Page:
The battle for the next great social network service has become a neck-and-neck race. The hot new trend–as of this month –is live social video streaming, where users interact in real-time with their favorite Twitter friends, as they record events and conversation. One of the two contenders, Periscope, had the massive promotional power of Twitter itself, but after a brief rise to dominance, has fallen into tight competition with the scrappy startup, Meerkat.
From Republican senators live-streaming policy announcements to tech founders engaged in real-time conversations with their fans, social live-streaming exploded into the mainstream in just the last few weeks.
The mobile app, Meerkat, brought the entire trend into popularity, after it spread like wildfire among a few of Silicon Valley’s most-followed early adopters. It grew steadily from complete non-existence in March 1st to over 30 thousand tweets a day three weeks later.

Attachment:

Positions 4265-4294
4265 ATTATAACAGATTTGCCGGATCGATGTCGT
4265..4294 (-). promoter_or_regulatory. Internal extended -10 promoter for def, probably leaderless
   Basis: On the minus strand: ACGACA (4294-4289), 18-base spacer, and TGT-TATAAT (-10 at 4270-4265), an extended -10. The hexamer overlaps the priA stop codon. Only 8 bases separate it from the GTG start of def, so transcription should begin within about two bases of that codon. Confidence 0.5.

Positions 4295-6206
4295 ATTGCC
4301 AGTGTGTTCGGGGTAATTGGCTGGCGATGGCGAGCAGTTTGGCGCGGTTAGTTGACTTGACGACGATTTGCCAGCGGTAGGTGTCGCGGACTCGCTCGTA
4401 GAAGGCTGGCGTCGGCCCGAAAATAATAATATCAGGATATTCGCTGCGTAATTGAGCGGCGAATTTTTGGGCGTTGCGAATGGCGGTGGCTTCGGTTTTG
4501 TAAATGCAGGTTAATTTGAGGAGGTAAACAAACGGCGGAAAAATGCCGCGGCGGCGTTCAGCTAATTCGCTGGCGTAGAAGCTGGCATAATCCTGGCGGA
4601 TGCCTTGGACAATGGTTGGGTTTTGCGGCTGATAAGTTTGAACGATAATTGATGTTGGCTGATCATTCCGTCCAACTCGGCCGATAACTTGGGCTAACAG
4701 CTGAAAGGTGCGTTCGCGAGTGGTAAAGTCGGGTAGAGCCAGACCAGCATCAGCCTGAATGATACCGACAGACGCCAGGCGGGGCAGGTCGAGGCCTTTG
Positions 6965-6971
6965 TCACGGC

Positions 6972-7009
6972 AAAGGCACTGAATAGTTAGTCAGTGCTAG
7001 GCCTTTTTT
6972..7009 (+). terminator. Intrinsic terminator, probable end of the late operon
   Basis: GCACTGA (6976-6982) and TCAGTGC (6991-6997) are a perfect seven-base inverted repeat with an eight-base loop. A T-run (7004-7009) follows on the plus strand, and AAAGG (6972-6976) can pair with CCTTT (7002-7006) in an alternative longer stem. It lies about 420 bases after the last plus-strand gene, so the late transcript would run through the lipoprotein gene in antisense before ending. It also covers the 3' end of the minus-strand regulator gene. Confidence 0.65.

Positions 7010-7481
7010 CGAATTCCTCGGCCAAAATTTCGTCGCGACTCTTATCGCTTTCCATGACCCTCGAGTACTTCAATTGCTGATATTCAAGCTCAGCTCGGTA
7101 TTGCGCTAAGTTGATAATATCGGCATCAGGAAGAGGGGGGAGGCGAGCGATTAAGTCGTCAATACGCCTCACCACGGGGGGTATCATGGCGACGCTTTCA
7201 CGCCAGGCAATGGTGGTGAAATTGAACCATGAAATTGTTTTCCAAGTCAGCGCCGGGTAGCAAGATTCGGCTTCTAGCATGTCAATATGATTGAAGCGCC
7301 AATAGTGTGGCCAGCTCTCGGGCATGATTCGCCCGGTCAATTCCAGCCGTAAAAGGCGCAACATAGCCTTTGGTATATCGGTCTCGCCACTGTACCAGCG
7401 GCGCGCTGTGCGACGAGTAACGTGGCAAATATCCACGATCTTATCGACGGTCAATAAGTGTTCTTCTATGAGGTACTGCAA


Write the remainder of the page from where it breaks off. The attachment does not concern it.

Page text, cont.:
Twitter had its own plans for a similar service with the purchase of Periscope. So, infamously, Twitter knee-capped Meerkat, cutting the app off from being able to automatically import a user’s social network followers.
A little inconvenience inertia can spell death to a new app, and, indeed, Meerkat’s growth came to a screeching halt (blue line above). By the time Periscope launched, it looked like the race was over (orange).
But it appears Twitter’s shiny new toy has lost its luster, and the two apps are now neck-and-neck.
If the trend holds, Meerkat and Periscope’s traffic parity is a fine testament to the meritocracy of the web. Twitter, as one of the most powerful tech companies on earth, is not having an easy time overcoming the competition; powerful backers alone are evidently insufficient to win the social network game.
In the end, this is good for Twitter, its consumers, and competitors; let the best app and most rabid fans determine the winner.
*The Ferenstein Wire is a syndicated news service. Publishing partners may edit posts. For questions, email the editor at greg at greg ferenstein dot com.